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The Latest: Nike supports players’ freedom of expression

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The Associated Press

WASHINGTON (AP) — The Latest on President Donald Trump’s criticism of protesting athletes (all times local):

12:17 p.m.

Sporting goods behemoth Nike is weighing in on NFL player protests of the national anthem and President Donald Trump’s comments over the weekend.

The company says it “supports athletes and their right to freedom of expression on issues that are of great importance to our society.”

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12:01 p.m.

New England Patriots quarterback Tom Brady is at odds with President Donald Trump on the issue of player protests of the national anthem, calling Trump’s comments “just divisive.”

Brady tells Boston’s WEEI-FM that he “certainly” disagrees with Trump’s comment that NFL owners should fire any player who refuses to stand for the anthem.

Patriots locked arms with some teammates during the “Star-Spangled Banner” Sunday against the Texans while other players kneeled.

Brady has called Trump a “good friend” in the past and one of Trump’s “Make America Great Again” hats was spotted in Brady’s locker in 2015. Trump has often praised the quarterback on social media.

Brady skipped a White House visit with Trump in April when the team celebrated its fifth Super Bowl title.

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11:40 a.m.

Democratic Rep. John Lewis of Georgia, a prominent civil rights leader, says that President Donald Trump’s comments about protesting NFL players were “beneath the dignity of the president.”

Trump used profanity in referring to NFL players who don’t stand during the national anthem.

Lewis says he couldn’t believe what he heard during the president’s campaign rally in his native state.

Lewis says Dr. Martin Luther King Jr., often said Americans have a right to protest for what is right.

Speaking outside the Capitol, Lewis also says Americans have a long history of protesting with peaceful, orderly and non-violent actions.

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11:20 a.m.

NFL spokesman Joe Lockhart is firing back at President Donald Trump for attacking players who kneel during the national anthem. He says their protests against racial inequality and police brutality are “real locker room talk.”

It was an apparent reference to Trump being caught on tape talking with “Access Hollywood” host Billy Bush about kissing, groping and trying to have sex with women. Trump later dismissed his remarks made in the 2005 video, which emerged a month before the November election, as “locker room talk.”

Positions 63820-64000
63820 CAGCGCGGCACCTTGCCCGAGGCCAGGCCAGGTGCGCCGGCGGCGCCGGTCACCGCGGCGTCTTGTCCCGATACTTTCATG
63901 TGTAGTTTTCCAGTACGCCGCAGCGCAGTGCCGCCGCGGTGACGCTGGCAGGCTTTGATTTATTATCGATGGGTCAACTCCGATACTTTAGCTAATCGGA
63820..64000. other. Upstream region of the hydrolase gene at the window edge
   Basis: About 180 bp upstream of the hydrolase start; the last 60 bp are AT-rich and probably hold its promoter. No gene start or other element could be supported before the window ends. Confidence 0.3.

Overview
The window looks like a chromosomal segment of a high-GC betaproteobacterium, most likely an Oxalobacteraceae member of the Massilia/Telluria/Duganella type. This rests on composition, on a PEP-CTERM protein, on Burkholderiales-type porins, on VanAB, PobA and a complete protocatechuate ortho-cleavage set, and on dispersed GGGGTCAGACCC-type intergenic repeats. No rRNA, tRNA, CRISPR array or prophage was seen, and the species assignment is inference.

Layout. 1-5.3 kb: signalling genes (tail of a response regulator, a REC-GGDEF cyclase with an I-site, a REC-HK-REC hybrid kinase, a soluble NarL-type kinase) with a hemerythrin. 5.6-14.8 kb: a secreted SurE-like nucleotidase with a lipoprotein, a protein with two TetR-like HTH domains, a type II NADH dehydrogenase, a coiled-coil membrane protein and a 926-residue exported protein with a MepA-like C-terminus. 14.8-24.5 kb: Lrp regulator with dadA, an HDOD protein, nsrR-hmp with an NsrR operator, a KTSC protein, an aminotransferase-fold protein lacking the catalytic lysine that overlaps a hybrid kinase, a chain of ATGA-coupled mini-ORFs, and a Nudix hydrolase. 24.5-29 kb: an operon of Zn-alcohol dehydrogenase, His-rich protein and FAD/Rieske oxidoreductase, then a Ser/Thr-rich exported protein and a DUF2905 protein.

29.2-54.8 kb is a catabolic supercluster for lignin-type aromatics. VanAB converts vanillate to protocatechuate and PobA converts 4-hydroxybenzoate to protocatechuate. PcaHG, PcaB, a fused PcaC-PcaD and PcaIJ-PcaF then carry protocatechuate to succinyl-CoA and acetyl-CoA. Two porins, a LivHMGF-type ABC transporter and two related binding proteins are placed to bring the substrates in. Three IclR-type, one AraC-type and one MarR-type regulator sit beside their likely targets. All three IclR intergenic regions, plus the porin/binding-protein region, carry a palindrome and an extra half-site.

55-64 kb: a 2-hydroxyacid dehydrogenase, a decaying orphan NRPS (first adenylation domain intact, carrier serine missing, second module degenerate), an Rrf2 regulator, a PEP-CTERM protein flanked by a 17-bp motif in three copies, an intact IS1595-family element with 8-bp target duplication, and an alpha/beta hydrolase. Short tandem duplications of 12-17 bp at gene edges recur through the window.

Many NFL players on Sunday locked arms with their teammates — some standing, others kneeling — in a show of solidarity. “Everyone should know, including the president, this is what real locker room talk is,” Lockhart said Monday during a conference call.

He said: “We don’t seek to get into political debates or relish being in the middle of it, but extraordinary statements from our clubs and owners demonstrate just how deeply we believe in our players and in our game.”

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7:45 a.m.

President Donald Trump says his criticism of football players who kneel during the national anthem “has nothing to do with race.”

The president says on Twitter on Monday that the issue is “about respect for our Country, Flag and National Anthem. NFL must respect this!”

The president tweeted that many people “booed the players who kneeled yesterday (which was a small percentage of total). These are fans who demand respect for our Flag!”

He also points with pride to NASCAR supporters, writing, “They won’t put up with disrespecting our Country or our Flag – they said it loud and clear!”

About football 200 players decided to stand, kneel or raise their fists during the national anthem at NFL games on Sunday in response to Trump’s calls for players to be fired.

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5:05 a.m.

President Donald Trump has created drama over the last three days by criticizing activist athletes.

He’s drawn criticism for saying football players who kneel during the national anthem should be fired.

The conflict peaked Sunday with Trump’s remarks that had the effect of uniting a newly minted coalition including a growing number of players and coaches, as well as some owners who have backed the president.

Trump told reporters in New Jersey that kneeling was “very disrespectful to our flag and to our country” and “owners should do something.”

Trump pushed back against the suggestion that his critique could inflame racial tensions, arguing: “I never said anything about race.”

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